Power Panel: Can incentives be an effective way to influence travel policy compliance?
9 Mar 2018 - by Zia Taylor
Travel costs are one of the biggest expenses a company faces, and managing a budget for a ‘product’ that has such fluctuating costs can be difficult. Travel budgets need to allow room for changing costs of airline tickets, accommodation, and ground travel. Dynamic pricing models have also impacted budgets, as last-minute, highest-cost bookings are sometimes unavoidable. Practical financial reasoning aside, travel budgets and policies also need to be broad enough to allow employees to travel in comfort and, most importantly, safely. While policies could theoretically offer only the cheapest accommodation and meals, this would likely result in a disgruntled, ineffective traveller who could end up costing the company more in lack of productivity than they saved on travel expenses.
It stands to reason, therefore, that corporates would encourage travellers to book within policy, and to do it as cheaply as possible. While educating travellers on what exactly the policy states goes a long way, further savings would make a significant difference to the bottom line. Companies have started to implement incentive programmes like those designed by Rocketrip – a platform that encourages employees to save on their travels by offering them specific rewards based on the amount of savings.
What the incentive companies say…
Jay Walker, developer of Upside, believes, as he told Fox Business in an interview, that “flexibility is the last frontier in monetisation”. Upside specialises in garnering relationships with suppliers and thereby offers a range of rewards that corporates would not ordinarily have access to. Big data and aggregators allow travellers to “see all their options and how much their flexibility is worth,” he adds. Travellers who are willing to travel slightly further from a conference, or book a cheaper hotel or connected flight, could save the company a considerable sum, and be rewarded with gift card in return. Greater savings translate into greater rewards.
Dan Ruch, founder of Rocketrip, shares a similar philosophy but believes a fundamental culture change needs to take place, and that it needs to happen at all levels of management. He also believes that monetary rewards work well. “Give employees a percentage of the money they save,” he says in a blog post. “I recommend half. Do this, and you’ll find employees will be eager to make cost-effective choices. You’ll also find that employees will find very creative ways to save. I see people book two one-way tickets for a round trip flight or share rooms with colleagues just to up their rewards.” Rocketrip gives travellers a bespoke ‘budget to beat’, and awards ‘Rocketrip points’, which can be redeemed in numerous ways.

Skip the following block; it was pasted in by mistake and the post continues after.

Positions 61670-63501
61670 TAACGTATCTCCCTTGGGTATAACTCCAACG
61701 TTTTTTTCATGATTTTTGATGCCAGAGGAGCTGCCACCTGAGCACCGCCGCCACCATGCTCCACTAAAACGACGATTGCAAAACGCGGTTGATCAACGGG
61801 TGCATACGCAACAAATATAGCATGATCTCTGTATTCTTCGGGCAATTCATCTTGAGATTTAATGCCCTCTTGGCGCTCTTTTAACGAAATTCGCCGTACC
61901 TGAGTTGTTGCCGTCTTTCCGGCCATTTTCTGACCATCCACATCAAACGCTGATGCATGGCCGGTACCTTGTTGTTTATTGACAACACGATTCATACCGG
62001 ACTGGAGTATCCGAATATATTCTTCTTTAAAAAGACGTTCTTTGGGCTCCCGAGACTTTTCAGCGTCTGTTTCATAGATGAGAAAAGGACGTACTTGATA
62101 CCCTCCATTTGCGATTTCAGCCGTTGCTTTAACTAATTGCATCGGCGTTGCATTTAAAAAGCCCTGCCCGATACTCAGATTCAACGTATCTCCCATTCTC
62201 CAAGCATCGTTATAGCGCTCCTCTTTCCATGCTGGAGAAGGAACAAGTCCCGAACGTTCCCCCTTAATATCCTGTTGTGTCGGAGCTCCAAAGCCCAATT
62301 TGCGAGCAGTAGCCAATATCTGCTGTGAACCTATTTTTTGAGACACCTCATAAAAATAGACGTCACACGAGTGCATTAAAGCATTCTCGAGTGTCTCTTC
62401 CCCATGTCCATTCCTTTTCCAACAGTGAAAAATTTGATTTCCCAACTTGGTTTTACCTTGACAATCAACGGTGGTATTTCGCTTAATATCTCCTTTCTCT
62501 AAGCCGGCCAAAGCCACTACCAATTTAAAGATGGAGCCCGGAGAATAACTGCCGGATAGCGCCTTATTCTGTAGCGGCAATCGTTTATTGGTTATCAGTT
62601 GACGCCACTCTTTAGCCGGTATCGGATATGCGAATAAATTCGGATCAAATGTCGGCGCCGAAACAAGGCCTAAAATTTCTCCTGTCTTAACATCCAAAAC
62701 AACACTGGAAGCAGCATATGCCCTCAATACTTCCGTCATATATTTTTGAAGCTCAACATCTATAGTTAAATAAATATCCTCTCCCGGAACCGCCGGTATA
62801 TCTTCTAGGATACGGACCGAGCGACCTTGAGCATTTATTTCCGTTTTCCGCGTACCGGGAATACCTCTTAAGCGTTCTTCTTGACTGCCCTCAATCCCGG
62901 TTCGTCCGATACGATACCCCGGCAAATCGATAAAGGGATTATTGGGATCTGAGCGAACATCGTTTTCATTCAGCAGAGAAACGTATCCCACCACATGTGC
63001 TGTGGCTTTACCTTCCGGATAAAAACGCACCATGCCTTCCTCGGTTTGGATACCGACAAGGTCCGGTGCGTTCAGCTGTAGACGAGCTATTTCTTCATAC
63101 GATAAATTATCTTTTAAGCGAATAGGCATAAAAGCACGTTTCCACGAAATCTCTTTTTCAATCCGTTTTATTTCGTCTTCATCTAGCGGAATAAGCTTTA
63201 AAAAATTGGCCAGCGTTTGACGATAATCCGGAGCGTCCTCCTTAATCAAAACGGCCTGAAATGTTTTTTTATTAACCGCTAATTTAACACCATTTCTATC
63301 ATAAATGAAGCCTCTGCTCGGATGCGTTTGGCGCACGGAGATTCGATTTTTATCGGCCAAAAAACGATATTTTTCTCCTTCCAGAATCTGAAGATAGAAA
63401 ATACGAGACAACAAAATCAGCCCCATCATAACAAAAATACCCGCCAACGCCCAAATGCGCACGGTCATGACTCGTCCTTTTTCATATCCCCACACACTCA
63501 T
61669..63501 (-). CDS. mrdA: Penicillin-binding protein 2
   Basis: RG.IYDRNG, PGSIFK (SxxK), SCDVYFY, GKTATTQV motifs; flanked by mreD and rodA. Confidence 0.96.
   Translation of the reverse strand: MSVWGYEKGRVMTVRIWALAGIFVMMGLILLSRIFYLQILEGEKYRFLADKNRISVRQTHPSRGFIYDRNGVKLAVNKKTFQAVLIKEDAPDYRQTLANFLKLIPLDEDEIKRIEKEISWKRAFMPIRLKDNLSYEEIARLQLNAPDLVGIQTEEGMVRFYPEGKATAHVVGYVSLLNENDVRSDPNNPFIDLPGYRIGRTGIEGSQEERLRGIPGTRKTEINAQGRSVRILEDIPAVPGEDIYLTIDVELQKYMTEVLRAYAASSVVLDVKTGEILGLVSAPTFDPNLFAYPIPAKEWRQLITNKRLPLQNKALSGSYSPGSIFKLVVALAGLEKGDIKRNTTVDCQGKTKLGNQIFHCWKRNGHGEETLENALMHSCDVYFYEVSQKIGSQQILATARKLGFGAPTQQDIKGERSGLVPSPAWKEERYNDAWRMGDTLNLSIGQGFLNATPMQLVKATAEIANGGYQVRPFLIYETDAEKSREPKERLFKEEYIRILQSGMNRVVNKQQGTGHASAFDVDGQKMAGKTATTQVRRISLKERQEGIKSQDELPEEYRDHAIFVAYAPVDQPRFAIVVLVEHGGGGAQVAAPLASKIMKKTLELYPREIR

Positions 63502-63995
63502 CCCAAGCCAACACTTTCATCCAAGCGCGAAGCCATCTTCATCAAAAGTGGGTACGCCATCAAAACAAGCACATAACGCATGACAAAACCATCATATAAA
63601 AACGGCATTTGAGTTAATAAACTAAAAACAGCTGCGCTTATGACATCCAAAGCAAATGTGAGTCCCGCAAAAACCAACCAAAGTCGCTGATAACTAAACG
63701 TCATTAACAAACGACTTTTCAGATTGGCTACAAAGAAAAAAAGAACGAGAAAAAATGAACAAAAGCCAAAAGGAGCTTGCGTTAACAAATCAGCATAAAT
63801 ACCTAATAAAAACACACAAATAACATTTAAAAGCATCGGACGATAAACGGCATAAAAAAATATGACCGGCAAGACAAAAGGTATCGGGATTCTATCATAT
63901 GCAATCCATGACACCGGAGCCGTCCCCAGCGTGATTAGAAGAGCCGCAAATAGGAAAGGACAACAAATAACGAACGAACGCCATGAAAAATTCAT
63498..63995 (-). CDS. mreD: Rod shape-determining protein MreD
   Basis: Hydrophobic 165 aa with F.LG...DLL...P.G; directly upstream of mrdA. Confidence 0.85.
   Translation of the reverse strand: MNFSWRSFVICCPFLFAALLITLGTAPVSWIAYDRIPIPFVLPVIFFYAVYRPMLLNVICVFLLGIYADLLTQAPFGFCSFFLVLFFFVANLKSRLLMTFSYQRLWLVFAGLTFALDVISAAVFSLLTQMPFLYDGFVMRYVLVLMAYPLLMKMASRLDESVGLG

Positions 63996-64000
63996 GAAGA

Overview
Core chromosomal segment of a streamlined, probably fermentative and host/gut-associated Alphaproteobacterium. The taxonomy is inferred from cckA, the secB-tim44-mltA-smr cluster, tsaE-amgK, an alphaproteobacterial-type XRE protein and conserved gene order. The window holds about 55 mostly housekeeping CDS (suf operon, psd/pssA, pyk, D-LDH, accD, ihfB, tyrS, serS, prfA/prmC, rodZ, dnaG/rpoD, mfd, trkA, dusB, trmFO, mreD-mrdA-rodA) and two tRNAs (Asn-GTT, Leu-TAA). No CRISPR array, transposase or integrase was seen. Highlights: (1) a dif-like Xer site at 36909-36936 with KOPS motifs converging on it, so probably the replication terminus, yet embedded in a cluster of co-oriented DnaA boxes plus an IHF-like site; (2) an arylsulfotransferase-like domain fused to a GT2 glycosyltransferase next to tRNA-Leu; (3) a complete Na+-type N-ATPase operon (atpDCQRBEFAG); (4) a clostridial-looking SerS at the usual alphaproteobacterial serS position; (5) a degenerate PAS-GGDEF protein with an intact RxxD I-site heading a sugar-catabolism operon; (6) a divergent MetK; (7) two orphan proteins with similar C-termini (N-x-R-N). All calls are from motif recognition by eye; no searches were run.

Cash, or the equivalent thereof is considered taxable income, which is essential to take into account when offering these kinds of incentives.
What the travellers say…
Incentive programmes could be effective in theory, but if it’s not something that the travellers would consider using, then the theory falls flat. Research suggests that adoption of these policies would work better in certain sectors, and definitely applies more to short-haul, infrequent travel.
Mike Nel, a regional manager in the mining sector, says they are charged with booking the cheapest fare possible within routing considerations, so being incentivised over and above that would be a bonus.
The Country Head for Australia and New Zealand for a large re-insurance company says that scheduling is the number one driver of flight selection. “When travelling, my main aim is to minimise the time I actually travel. Our company policy already states what hotels we can book – actually a generous set of criteria – and what flights we can do economy or business (more than five hours’ duration). I am happy to work within these bounds.” The company does, however, emphasise the importance of booking early, and flags are raised if long-distance travel is booked less than two weeks in advance.
While for some, any kind of incentive is beneficial, others note that they feel a fair tipping point for short-haul travel is 50%, and a third of the saving on long-haul travel. Cash incentives appear to trump value-adds due to versatility, although some concern was noted regarding tax implications of receiving cash rewards.
Across the board it was mentioned that there were certain instances in which incentives would not be considered. Says Nel, “There are often flights I make that are more expensive than the cheapest option. Considerations are total travel time, routing, travel itineraries fitting work schedules and airline reliability.” Another traveller adds: “My aim is to minimise my travel time and to make travelling as efficient as possible. I also wouldn’t skimp by booking budget airlines over national airlines.”
And how the travel buyers feel…
Feedback received from travel buyers is that corporate culture would need to be amenable to a rewards programme of this nature. The company policy itself would need to be convenient, logical and efficient, because vouchers and incentives themselves will not drive compliance, or soothe pain points of an inefficient policy. Employee rewards programmes can also be cumbersome to run, and come with HR implications, tracking, and taxation, meaning that return on investment should be carefully evaluated.